For Mike Longo and Rob Nunally, growing tea became a way to savor a new life on Big Island.
Text by Le‘a Gleason
Images by Megan Spelman
The land that Mike Longo and Rob Nunally call home overlooks Onomea Bay and the Pacific Ocean, with a view spanning to Hilo Bay. Since 1999, the pair have worked to make the sprawling coastal estate, which includes their hardwood house, into the gorgeous property and home that it is today. The lush locale has also become a base for their newfound life project: growing tea.
The concept for the business—which they named Onomea Tea—came about in 2003, when Nunally and Longo were sipping tea at home and contemplating what to do with their acreage. The purchase of the land four years prior had been the result of a whirlwind romance that began when the two met through mutual friends in California, and a year later, Longo, who had lived in Hilo prior, brought Nunally to the Big Island. Neither knew much about farming tea, but the Department of Agriculture was giving away seeds, suggesting this might be a good income crop for the climate in East Hawai‘i.
While many experts say that tea grows best at an elevation of about 3,000 feet, it turns out that tea happened to grow mighty fine down at sea level for Nunally and Longo. From only 40 quarter-sized, round, brown seeds, the couple spawned rows upon rows of fertile tea plants, which today line their sloping hillside.
“Tea is consuming. Our whole life, everyday, has something to do with growing the tea or maintaining the business,” Nunally says. “Growing something, harvesting this leaf, and producing a substance that is the number one beverage in the world is quite a fascinating process.”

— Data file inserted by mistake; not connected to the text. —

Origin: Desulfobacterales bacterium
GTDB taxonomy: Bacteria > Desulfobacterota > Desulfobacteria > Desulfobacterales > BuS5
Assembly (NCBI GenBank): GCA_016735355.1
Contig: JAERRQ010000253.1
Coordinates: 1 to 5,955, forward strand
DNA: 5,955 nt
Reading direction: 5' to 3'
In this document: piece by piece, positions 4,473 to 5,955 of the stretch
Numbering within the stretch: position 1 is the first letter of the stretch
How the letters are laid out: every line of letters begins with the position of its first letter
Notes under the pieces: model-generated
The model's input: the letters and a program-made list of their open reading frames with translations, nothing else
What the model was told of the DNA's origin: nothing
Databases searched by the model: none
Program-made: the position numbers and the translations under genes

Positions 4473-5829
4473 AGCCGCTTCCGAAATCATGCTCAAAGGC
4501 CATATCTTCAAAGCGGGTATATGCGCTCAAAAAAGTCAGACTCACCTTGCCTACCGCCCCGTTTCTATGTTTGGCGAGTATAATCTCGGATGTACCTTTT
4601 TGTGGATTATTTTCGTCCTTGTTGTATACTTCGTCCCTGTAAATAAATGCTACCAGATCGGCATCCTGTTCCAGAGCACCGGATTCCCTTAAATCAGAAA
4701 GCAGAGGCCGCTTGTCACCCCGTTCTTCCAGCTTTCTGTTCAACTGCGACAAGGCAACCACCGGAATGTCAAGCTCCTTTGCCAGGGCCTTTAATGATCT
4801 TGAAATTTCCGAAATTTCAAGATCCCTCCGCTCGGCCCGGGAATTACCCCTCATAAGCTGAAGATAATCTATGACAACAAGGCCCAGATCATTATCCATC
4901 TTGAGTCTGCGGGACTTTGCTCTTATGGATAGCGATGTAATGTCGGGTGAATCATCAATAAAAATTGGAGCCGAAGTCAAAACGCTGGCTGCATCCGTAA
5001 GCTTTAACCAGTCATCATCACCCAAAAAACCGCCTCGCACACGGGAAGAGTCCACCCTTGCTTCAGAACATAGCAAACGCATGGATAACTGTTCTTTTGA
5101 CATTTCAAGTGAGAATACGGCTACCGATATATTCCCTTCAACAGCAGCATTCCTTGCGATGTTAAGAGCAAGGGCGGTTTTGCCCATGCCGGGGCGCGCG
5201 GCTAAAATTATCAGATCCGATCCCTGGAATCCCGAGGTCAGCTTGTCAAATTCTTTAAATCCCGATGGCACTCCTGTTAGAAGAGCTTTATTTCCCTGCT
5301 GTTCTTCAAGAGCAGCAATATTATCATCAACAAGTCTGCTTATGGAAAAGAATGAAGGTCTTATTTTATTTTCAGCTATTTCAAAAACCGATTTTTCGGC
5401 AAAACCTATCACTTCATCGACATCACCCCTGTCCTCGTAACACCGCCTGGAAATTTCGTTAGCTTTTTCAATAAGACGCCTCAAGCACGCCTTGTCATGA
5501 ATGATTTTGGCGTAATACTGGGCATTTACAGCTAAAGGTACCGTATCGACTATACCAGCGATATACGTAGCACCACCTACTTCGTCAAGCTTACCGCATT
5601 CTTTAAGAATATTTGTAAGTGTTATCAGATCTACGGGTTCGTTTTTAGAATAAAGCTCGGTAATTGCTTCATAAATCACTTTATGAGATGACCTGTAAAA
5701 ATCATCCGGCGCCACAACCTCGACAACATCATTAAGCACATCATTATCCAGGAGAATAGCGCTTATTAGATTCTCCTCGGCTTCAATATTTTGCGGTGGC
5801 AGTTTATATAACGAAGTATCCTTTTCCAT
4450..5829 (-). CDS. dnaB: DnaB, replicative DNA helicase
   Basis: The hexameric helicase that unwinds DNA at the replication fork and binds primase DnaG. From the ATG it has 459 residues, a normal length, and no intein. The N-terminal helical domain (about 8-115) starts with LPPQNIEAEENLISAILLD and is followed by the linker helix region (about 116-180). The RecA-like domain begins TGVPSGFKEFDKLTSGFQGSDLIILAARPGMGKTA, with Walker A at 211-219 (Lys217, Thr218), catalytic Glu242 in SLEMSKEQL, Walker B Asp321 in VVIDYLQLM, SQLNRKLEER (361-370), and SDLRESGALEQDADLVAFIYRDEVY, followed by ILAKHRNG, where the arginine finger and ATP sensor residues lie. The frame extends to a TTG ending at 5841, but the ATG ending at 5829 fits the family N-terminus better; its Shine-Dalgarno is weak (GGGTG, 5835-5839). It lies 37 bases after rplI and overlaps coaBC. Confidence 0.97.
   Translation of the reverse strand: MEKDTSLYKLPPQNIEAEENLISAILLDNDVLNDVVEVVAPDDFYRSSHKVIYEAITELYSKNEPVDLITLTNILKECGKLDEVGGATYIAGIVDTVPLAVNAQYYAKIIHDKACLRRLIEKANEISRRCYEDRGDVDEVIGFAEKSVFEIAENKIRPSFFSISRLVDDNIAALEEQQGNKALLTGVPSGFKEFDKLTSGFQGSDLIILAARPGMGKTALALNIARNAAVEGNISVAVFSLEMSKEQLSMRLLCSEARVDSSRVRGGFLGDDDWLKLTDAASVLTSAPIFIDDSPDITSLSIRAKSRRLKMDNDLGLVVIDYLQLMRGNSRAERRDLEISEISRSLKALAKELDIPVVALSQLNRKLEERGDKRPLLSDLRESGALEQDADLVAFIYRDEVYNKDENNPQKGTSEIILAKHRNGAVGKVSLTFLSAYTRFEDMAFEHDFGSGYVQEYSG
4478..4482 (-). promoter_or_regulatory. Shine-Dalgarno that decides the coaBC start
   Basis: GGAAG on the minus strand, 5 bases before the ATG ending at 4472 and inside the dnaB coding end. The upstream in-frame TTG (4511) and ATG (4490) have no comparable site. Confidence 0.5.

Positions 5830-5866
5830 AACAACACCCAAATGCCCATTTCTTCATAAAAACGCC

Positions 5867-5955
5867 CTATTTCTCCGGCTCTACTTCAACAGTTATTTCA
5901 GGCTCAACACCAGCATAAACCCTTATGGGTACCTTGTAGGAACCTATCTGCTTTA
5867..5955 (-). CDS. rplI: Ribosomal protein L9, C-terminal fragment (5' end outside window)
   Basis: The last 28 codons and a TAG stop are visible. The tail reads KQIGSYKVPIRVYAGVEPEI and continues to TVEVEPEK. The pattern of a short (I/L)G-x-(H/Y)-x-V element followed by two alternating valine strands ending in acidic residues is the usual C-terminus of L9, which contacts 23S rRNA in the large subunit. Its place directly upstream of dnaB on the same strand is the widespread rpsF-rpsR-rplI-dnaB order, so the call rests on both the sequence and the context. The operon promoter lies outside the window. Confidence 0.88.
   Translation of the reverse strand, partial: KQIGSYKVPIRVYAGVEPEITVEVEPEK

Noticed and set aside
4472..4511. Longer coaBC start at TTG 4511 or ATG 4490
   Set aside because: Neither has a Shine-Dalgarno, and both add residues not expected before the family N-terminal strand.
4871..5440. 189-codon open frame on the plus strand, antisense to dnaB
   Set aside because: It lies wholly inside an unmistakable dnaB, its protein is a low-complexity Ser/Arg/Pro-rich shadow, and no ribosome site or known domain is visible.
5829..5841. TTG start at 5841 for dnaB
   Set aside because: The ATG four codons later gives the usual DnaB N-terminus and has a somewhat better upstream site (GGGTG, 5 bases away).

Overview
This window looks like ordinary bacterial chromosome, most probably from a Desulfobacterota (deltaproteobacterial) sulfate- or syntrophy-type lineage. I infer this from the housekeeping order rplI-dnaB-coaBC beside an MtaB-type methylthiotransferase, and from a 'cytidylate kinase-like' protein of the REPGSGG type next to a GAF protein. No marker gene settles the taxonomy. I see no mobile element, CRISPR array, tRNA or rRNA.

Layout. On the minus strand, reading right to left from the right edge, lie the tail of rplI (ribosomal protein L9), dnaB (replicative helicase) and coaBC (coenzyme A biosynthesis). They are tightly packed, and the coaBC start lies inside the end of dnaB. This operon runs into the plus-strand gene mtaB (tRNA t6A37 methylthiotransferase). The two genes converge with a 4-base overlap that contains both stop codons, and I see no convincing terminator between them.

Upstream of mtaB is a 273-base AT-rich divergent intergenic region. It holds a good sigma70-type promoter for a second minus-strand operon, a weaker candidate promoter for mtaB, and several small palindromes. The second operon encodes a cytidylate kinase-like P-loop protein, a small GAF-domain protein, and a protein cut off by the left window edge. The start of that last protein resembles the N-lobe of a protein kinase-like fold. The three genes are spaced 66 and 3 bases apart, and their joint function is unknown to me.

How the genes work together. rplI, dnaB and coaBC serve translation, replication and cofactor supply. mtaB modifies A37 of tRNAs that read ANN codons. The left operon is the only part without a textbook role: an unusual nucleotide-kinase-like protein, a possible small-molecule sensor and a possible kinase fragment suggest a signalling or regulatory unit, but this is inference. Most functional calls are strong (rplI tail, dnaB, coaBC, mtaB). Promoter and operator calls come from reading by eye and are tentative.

Nunally and Longo own and operate Onomea Tea with just a few extra hands, and follow a revolving schedule of picking young tea leaves, drying and processing them, packaging the final product, and then pruning the plants. Their tea varietals include plants originating in India—yabukita, yutakamidori, benikaori, bohea—along with several hybrids they have developed on their own.
Along with the varietal, the way the tea is grown can determine its flavor, including factors like the weather between each harvest. “When you pick tea, it’s always exciting,” Nunally says. “Each batch we make is a little unique, just like each plant.”
How the tea is processed also affects the flavor. It can be dried completely, or retain some moisture, which changes the outcome. In fact, green, black, and oolong teas can all be made with the same leaves; it is just a matter of how the leaves are processed. To make green tea, the leaves are heated to about 300 degrees, then “fired” in a large metal machine—somewhat like the drum of a clothes dryer—for 8 to 10 minutes, which stops the oxidation, so that the leaf remains green. To process black tea, oxidation is encouraged, so the leaves are rolled and left to sit, then dehydrated. Oolong tea is oxidized to a range that falls in between the two. For Onomea Tea, all of these processes take place on the farm, with leaves grown on-site.
In November 2015, the national competition Tea of the United States held its first awards contest, in Volcano. Out of 79 teas judged—representing 10 states—Onomea Tea won six awards: first and third place for green tea, second and third for oolong, and second and third for black tea. It was recognition that Longo and Nunally have perfected the process, from growing to finishing, and made it their own.
For the duo, tea in all its forms has become not only a lifestyle, but a life motto for taking things slow. “We really do have a kind of a charmed life,” says Longo, who likens overexertion to attempting escape from a Chinese finger trap—the more you fight, the harder it is to break free. “Effort is the enemy. Just relax and let things go. Put in your energy, but do it in a relaxed way. … Acceptance is what it comes down to.”
Onomea Tea offers tours and tastings, as well as tea processing classes, at its Big Island property. For more information about taking a tour or class, or to order tea, visit onotea.com.